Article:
Is it a bird? Is it a plane? No, it's a helicopter!
This summer, when you're lounging under your beach umbrella reading this year's 'It' novel, be sure that the City of Cape Town is doing what they can to ensure you as a beachgoer is kept as safe as possible - even from the sky!
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After yet another gruesome stabbing at Cape Town's Clifton beach earlier this month, something had to be done to ensure the safety of locals and visitors alike.
This weekend, Mayoral Committee Member for Safety and Security, JP Smith and staff visited some of the Mother City's most popular beaches like Muizenberg, Strandfontein, Mnandi, and Strand. This forms part of the pilot project initiative that launched at the beginning of December to up police visibility and presence in public spaces.
"The City has contracted the use of a helicopter over the peak festive season, to help with the implementation of the festive season plan, including monitoring beaches, other tourist and visitor areas, city swimming pools, and other recreation facilities.
"Staff have reported very positive results, this includes being able to react to serious violent crime and other medical incidents. The experience has been positive enough as a pilot programme, that it has caused us to start discussions with commercial contractors to see if there is a model in which the City would be able to contribute to the purchasing of a helicopter without the expense of ongoing running costs, where the commercial operator would use the helicopter some of the time, and the City would use it the rest. We will advise the public if we'll be able to make more extensive use of the helicopter, particularly in high crime areas, where we believe its application will be very useful," Smith told Traveller24 exclusively.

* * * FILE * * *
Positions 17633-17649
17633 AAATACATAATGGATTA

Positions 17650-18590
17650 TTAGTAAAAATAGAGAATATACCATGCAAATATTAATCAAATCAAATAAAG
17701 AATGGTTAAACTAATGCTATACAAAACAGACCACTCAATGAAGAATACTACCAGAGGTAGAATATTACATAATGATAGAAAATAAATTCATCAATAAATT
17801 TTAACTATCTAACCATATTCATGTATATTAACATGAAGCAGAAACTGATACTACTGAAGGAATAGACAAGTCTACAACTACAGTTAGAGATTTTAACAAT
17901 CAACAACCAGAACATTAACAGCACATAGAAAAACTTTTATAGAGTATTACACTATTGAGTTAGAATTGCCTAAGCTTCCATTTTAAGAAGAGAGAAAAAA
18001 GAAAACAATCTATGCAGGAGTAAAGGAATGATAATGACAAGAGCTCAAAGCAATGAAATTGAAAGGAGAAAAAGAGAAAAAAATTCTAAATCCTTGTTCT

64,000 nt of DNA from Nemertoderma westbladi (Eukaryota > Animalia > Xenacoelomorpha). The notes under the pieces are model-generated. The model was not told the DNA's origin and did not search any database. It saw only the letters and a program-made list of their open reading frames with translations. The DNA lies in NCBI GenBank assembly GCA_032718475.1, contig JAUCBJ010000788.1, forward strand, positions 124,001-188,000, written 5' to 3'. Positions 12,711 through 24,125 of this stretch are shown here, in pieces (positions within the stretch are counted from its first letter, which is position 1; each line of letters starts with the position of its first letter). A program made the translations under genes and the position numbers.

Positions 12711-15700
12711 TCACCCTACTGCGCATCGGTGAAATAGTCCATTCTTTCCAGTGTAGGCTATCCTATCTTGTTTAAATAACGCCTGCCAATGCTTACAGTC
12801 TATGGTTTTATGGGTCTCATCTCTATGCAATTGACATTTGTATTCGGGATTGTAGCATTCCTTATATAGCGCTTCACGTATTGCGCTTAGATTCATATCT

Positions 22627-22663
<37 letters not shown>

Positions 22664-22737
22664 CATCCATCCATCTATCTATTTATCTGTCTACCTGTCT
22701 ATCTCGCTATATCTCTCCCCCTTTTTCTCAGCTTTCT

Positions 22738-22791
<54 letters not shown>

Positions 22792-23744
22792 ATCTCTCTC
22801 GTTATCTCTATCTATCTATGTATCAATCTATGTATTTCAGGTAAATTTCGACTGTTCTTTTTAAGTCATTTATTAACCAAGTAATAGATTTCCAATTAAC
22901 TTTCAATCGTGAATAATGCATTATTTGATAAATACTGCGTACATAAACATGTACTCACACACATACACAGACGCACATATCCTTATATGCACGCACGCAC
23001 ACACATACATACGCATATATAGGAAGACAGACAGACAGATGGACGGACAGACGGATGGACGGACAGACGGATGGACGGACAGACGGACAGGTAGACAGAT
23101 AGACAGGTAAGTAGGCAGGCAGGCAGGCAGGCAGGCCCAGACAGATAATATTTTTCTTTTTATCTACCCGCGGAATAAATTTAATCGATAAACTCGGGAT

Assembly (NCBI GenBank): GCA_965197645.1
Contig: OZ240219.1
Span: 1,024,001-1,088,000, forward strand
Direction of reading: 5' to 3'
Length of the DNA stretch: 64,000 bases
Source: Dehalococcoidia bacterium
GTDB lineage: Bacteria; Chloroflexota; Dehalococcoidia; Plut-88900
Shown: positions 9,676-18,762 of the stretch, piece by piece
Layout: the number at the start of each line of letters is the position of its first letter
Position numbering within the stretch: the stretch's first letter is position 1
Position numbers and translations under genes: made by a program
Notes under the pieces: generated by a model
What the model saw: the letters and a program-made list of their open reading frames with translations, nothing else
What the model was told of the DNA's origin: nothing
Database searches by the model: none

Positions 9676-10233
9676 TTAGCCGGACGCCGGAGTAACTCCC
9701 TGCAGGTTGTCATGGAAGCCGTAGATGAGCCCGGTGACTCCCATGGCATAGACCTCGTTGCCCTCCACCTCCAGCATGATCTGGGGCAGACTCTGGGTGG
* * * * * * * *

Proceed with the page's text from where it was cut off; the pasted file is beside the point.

Richard Bosman, Executive Director for Safety and Security at The City of Cape Town told Traveller24 that the influx of domestic and international visitors, as well as residents means beaches and facilities are filled to capacity and there is an increase in vehicular and pedestrian traffic on our roads.
"Crime and illegal activities have developed to such an extent that it is required of us to utilise more advanced technology and tools at our disposal, to detect and respond in an attempt to stabilise crime in and around our area of responsibility," says Bosman.
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The Metro Police has thus embarked on an initiative to assist with the quest to address incidents from an aerial approach on priority days during the festive season.
"This opportunity will also assist us to document and photograph areas of concern, especially around beach areas and the way it influences vehicular traffic patterns. This initiative includes various other role players, to combat crime and manage traffic, especially along the coastal areas and traffic congestion during peak periods.
"It assists us in monitoring our beach and resort areas to ensure that staff are deployed optimally on a daily basis. A further purpose of this exercise is to promote safety in our city and create a visible police presence by aerial means. We will endeavour to have a paramedic on our helicopter patrols, in instances of drownings, water rescues, motor vehicle collisions or incidents requiring medical attention," says Bosman.
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